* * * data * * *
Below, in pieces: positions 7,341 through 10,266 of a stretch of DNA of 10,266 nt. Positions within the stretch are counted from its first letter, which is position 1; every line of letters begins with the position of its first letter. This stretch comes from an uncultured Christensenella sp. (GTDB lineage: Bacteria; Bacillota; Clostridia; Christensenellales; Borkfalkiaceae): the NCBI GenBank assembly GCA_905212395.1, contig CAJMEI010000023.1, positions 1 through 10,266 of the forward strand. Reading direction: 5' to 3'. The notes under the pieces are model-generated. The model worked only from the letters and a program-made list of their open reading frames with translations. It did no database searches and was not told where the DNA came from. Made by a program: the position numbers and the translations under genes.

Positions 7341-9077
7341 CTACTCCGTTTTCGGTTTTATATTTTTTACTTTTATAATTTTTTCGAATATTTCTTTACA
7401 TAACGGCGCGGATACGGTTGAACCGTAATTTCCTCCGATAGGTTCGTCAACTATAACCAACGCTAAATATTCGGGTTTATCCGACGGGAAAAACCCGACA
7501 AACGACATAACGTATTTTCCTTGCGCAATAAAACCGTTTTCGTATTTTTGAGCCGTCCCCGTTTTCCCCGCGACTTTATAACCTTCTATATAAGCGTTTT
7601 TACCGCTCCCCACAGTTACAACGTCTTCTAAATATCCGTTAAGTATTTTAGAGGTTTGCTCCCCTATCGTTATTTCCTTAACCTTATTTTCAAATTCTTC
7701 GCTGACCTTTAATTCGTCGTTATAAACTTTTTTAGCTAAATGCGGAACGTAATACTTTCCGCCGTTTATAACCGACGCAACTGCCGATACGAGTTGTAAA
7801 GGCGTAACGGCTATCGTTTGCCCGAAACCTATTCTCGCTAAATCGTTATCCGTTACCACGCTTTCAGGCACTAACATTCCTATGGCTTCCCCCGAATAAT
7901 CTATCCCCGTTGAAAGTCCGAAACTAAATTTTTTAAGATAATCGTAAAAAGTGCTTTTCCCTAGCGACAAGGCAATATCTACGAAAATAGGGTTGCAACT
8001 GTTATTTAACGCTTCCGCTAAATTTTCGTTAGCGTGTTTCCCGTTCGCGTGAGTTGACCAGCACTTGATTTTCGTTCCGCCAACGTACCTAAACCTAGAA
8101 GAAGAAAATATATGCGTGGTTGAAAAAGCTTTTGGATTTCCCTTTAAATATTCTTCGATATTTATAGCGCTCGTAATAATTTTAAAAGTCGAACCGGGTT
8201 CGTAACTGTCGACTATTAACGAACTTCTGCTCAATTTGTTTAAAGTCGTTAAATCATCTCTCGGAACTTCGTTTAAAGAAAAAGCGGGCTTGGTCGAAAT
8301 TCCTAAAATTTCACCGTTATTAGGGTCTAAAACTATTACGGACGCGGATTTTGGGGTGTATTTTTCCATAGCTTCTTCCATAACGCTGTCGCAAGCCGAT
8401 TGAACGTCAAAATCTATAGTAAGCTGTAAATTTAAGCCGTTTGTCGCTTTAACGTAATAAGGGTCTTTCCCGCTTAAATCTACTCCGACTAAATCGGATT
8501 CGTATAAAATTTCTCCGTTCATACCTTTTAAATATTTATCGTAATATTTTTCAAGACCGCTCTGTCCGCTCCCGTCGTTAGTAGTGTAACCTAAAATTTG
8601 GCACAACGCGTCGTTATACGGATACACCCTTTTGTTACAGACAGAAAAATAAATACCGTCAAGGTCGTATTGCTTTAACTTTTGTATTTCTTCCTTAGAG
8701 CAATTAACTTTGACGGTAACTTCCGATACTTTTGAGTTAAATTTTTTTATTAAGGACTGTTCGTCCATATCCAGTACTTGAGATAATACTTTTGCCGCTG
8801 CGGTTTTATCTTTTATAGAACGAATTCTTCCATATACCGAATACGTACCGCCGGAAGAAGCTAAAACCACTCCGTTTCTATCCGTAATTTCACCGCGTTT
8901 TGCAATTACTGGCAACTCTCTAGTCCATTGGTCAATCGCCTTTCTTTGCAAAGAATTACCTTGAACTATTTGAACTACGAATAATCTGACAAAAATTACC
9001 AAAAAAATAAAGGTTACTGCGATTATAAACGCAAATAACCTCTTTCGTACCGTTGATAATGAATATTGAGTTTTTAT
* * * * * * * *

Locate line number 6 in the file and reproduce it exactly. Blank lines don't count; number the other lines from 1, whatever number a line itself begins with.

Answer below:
7601 TACCGCTCCCCACAGTTACAACGTCTTCTAAATATCCGTTAAGTATTTTAGAGGTTTGCTCCCCTATCGTTATTTCCTTAACCTTATTTTCAAATTCTTC